In the time it takes you to read this article, about a hundred people around the world will be forced to leave their homes because of persecution, war or violence. In fact, more people are displaced now than at any other time in human history.
"We have to welcome the stranger, we have to welcome the migrants and welcome the refugees who are fleeing from such harrowing conditions in their own lands and also to care for our victims of domestic violence and the modern-day slavery of human trafficking."
A trip to the Big Apple and stops at some of the city's most significant historical sites, such as the Statue of Liberty, helped a group of missionary sisters currently serving immigrants in the United States gain a deeper appreciation of the struggles of the nation and its people.
Before she found herself uprooted, Sr. Cypriana Lyu and three other Charity Sisters of Jesus were just settling into their new mission in the village of Kerepi, South Sudan. They arrived in South Sudan in 2011, and after a few years of getting to know the community, they had just started building a secondary school for girls.
Comboni Missionary Sr. Azezet Kidane thought the worst part of the trauma for the Eritrean asylum seekers she counsels in Israel was already past. But the Eritreans in Tel Aviv, already struggling with poverty, isolation and discrimination, and some healing from torture, now face yet another hurdle: Netanyahu's aggressive and controversial plan to deport African asylum seekers. Deportation is set to begin within weeks.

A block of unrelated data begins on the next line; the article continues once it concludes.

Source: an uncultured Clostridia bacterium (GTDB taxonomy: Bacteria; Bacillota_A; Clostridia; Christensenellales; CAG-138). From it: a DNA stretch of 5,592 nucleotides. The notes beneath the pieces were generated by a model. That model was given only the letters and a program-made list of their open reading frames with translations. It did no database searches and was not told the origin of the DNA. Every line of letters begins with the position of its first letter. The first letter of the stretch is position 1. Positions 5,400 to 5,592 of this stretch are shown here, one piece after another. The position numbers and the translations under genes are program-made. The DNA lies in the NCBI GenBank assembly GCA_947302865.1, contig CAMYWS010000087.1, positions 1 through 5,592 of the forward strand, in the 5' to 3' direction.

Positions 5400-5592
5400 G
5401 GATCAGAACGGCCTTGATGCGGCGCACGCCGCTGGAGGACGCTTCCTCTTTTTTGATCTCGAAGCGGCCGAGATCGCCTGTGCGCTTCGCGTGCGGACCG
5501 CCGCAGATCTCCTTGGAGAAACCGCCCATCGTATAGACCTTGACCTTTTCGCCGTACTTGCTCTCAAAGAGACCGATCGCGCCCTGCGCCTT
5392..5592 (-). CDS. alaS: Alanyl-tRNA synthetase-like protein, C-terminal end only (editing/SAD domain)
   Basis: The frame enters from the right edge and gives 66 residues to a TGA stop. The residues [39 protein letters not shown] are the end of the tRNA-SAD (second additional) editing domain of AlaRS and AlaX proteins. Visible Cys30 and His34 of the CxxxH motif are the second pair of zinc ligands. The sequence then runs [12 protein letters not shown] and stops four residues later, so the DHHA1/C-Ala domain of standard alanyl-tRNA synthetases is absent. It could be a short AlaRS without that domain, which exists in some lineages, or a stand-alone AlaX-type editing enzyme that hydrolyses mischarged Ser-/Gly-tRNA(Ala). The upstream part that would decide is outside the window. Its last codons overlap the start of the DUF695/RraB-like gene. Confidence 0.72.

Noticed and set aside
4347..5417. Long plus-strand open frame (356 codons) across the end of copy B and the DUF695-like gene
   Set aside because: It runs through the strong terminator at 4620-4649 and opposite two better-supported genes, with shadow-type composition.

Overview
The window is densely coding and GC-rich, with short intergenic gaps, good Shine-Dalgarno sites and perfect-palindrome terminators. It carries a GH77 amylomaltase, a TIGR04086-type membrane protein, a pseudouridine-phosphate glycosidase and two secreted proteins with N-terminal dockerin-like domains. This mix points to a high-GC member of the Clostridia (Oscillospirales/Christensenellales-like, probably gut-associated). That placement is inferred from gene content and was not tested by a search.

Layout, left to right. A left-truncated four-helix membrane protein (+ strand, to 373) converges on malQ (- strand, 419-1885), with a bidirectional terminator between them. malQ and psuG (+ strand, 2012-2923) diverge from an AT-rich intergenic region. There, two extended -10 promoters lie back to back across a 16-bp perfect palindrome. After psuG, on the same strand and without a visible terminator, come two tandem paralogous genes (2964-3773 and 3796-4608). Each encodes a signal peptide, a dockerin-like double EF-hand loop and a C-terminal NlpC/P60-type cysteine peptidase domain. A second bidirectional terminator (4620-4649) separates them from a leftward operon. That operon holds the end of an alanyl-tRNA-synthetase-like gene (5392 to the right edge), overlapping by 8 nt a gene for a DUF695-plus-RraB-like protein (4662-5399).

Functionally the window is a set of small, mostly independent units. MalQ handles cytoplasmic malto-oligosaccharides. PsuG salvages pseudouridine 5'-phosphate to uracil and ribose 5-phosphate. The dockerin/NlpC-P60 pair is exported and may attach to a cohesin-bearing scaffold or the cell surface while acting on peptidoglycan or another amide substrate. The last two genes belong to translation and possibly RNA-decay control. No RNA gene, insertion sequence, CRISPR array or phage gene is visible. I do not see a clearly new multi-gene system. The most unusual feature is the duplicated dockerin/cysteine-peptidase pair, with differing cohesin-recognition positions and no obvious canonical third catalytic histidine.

The first conference on women religious to be held at the University of Notre Dame's Kylemore Abbey Global Centre in Ireland since it opened two years ago focused on the role of women religious in migrant education. On March 15 and 16, sisters working on the front lines in migrant education in places like Italy, the Philippines, Latin America and Nigeria exchanged information and testimonies with scholars who document sisters' work.
Sr. Norma Pimentel, executive director of Catholic Charities of the Rio Grande Valley in Texas and a longtime advocate for immigrants and refugees, will receive the University of Notre Dame's 2018 Laetare Medal at the school's graduation ceremony May 20.
Horizons - Power pulsed through me as I stretched my wrists behind me to the arresting officer because I truly believed in the rightness of our cause.
Catholic sisters were among those supporting immigration reform and justice for young people brought to the United States illegally as children Feb. 27 at the U.S. Capitol.
Srs. Alexandra Bonilla Leonel, Iselande Surlin and volunteer Marcela Latorre Velásquez work as a team in the city of Ouanaminthe, Haiti, located at the Haitian-Dominican border. They spoke with GSR about serving the needs of children and women. They work on migration and against human trafficking.